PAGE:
The chief of staff said that the parameters of a two-state solution are clear. “The borders of Israel and an independent Palestine should be based on the 1967 lines with mutually agreed swaps. Each state needs secure and recognized borders, and there must be robust provisions that safeguard Israel’s security,” he said, mentioning baseline borders that Netanyahu has repeatedly refused, citing security concerns.
On Sunday, Israeli Ambassador to the U.S. Ron Dermer attempted to justify Netanyahu’s controversial pre-election comments by explaining that ending the occupation would compromise Israeli safety.
“Right now, if we establish a Palestinian state on the West Bank on Judea-Samaria, we are going to see another armed terror base used to launch attacks against Israel,” he said on NBC’s “Meet the Press.”
“Remember, Israel left Lebanon in 2000. We didn't get peace, we got an Iranian terror base out on the northern border. Israel left Gaza in 2005, we uprooted all the settlements there. We didn't get peace, we got an Iranian terror base on our southern base,” Dermer said.
During his remarks at J Street, McDonough pushed back against the notion that the U.S. was promoting a solution that would jeopardize Israeli security. “We share Israel’s concern about the security environment in the region -- which is why, as part of the last round of talks, the president and Secretary Kerry had General John Allen prepare a detailed plan to provide for security in the West Bank over the long term,” he said.
McDonough added, “Nothing would do more to improve Israel’s security or its relations with its neighbors than to bring about a sovereign and contiguous Palestinian state alongside a secure, democratic, Jewish Israel.”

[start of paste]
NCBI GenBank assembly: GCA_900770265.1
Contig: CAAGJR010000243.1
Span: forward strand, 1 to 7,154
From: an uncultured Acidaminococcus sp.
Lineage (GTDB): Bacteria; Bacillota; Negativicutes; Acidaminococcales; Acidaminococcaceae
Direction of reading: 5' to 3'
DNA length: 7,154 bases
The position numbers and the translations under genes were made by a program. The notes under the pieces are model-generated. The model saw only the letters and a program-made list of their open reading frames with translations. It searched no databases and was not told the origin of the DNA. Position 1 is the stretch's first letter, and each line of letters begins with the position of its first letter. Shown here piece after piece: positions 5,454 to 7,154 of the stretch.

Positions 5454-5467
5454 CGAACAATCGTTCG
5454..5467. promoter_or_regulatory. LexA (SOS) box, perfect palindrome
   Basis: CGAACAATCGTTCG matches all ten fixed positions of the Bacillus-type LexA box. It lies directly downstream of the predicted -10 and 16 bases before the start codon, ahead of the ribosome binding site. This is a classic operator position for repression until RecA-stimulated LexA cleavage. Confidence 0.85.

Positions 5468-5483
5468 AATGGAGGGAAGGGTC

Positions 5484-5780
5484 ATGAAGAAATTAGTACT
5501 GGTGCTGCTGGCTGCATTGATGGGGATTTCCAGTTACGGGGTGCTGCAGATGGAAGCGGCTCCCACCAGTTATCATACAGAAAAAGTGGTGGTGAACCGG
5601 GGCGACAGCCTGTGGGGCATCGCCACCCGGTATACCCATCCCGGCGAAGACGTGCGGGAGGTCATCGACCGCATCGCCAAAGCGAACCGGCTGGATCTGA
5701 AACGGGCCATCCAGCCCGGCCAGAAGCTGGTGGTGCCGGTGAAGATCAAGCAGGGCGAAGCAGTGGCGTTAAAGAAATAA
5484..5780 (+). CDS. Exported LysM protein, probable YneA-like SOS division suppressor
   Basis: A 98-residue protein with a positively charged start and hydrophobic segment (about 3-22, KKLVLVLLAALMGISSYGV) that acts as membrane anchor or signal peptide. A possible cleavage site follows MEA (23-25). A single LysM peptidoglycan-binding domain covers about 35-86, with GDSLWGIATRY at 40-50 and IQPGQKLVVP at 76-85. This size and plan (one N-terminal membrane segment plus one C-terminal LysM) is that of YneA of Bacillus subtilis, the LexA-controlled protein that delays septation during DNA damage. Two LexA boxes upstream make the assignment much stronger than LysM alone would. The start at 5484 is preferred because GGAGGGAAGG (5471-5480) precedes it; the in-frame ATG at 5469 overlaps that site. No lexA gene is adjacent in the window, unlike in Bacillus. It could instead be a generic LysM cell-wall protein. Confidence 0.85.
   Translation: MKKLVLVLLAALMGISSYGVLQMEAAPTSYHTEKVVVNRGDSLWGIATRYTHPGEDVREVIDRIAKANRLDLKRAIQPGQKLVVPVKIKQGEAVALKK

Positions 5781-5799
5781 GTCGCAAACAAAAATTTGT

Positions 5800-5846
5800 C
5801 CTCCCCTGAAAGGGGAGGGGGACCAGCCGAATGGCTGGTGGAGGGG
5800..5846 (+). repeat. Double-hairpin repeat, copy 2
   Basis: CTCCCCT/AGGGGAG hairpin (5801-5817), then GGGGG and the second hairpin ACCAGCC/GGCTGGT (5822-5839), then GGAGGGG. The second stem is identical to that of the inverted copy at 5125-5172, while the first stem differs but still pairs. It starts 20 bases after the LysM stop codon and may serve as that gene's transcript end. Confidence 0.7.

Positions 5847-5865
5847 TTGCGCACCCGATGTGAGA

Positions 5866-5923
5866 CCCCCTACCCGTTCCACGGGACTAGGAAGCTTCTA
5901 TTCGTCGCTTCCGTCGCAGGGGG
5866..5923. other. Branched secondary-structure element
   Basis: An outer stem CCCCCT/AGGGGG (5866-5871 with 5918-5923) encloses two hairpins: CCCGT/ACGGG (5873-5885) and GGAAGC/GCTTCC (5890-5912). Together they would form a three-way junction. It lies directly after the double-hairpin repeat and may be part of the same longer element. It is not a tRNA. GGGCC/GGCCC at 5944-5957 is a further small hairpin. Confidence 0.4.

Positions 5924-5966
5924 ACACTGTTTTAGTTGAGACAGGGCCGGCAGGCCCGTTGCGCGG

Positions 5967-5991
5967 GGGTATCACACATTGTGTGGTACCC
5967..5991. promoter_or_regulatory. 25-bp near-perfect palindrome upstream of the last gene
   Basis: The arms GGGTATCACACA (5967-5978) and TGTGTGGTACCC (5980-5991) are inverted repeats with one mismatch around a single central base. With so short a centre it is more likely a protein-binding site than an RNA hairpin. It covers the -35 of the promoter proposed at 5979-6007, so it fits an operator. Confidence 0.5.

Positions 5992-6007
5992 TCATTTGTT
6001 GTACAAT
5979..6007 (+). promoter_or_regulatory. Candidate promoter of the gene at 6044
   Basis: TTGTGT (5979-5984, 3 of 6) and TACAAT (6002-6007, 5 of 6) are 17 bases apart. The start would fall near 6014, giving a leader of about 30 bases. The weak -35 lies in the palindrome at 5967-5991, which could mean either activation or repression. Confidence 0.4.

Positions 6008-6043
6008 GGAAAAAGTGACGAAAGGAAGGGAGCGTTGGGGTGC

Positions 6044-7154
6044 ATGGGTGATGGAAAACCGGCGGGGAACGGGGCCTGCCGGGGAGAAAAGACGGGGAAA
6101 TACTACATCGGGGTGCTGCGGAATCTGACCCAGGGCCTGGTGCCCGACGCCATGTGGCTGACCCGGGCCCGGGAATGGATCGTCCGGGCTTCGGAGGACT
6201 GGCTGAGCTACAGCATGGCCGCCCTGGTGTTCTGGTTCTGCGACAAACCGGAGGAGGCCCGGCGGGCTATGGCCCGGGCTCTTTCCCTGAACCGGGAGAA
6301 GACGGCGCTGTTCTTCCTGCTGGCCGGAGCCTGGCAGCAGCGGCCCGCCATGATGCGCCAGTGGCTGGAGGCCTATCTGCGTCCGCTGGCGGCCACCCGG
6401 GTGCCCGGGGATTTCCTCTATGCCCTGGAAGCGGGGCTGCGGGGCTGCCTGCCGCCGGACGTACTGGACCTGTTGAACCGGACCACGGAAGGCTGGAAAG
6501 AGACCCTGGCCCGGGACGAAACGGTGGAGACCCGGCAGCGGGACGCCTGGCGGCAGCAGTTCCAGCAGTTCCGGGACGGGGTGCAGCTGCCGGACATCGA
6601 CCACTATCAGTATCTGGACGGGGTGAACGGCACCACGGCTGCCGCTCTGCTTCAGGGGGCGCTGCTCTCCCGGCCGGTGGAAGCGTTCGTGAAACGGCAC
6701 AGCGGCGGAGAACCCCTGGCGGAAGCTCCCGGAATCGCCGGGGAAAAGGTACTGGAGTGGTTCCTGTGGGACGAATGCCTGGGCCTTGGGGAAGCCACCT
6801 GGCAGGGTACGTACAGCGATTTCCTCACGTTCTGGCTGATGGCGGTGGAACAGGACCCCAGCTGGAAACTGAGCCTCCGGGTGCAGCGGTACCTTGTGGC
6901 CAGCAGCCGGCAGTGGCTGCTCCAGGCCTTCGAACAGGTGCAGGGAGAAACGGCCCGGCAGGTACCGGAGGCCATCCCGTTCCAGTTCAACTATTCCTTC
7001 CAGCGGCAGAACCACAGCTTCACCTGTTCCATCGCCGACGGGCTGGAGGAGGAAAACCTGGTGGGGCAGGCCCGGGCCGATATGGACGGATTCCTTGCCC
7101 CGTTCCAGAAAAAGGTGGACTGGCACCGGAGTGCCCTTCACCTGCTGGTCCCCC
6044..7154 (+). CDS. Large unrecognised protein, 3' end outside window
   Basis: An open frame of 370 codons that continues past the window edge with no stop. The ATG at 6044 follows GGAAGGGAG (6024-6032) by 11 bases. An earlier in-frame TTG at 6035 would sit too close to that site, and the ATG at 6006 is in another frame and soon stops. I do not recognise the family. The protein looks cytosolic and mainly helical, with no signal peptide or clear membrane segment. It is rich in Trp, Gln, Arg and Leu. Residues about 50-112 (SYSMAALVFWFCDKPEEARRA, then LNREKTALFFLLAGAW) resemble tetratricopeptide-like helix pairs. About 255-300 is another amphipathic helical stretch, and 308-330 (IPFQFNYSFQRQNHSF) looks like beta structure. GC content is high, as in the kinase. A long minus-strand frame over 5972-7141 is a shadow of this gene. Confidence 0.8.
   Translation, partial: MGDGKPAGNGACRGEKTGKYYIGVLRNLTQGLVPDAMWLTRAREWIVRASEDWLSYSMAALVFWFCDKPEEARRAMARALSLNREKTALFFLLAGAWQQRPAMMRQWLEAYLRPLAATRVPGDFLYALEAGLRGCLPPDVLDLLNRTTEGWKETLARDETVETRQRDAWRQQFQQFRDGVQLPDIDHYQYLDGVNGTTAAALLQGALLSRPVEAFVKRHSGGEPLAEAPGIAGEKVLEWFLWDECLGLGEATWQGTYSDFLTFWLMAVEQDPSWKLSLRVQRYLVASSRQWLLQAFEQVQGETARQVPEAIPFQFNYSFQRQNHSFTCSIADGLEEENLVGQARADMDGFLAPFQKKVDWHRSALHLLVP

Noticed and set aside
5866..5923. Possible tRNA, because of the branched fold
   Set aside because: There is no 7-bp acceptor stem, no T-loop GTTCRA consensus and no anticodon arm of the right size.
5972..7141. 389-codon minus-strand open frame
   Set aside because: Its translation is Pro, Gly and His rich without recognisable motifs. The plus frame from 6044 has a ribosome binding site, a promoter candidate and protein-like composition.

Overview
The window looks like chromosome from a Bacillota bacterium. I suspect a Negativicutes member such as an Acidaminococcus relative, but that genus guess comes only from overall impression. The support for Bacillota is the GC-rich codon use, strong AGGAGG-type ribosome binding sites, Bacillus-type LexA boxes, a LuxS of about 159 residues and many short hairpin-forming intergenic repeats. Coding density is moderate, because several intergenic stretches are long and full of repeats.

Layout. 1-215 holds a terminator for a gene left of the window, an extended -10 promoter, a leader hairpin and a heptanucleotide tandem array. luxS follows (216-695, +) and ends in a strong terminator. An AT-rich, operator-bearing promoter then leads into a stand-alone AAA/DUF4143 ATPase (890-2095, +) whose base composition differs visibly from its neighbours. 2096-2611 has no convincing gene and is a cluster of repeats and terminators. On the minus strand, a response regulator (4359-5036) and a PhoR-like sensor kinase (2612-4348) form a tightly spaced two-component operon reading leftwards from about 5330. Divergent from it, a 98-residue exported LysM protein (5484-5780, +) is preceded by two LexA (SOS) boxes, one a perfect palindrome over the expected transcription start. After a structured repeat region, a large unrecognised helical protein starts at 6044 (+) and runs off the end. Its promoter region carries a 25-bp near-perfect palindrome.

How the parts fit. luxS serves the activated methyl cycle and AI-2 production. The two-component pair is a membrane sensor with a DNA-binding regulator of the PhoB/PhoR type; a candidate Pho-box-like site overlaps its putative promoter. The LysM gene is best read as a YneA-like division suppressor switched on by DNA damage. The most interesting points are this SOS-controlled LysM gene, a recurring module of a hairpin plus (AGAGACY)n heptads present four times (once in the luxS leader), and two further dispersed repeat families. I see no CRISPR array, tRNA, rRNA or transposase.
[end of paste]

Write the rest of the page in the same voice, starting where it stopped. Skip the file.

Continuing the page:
Despite his harsher-than-usual words for the Israeli leadership, McDonough stressed that the U.S. will continue to ensure that Israel has a stronger military than any of its neighbors. He reminded his audience that the U.S. delivered immediate emergency funding of $225 million for Israel’s Iron Dome missile defense system during last summer’s Gaza War, in addition to nearly $1 billion in funding already in place for the system.
Next year, McDonough added, Israel will receive F-35 Joint Strike Fighter jets, making it the only country in the Middle East that will be armed with the highly advanced aircraft.
Near the end of his remarks, McDonough shifted to Iran, referencing congressional attempts to pass legislation that would empower lawmakers to vote on a final nuclear agreement and strip the president of the ability to temporarily lift sanctions.
“Let’s be very clear about what this would do,” said McDonough, who recently drafted a letter to Senate Foreign Relations Committee Chairman Bob Corker (R-Tenn.), urging him to hold off on putting the bill to a vote. “It would embolden hard-liners in Iran. It would separate the United States from our allies. And it would potentially fracture the international unity that has been essential to keeping the pressure on Iran. In other words, this legislation could cause the United States to be blamed if diplomacy fails."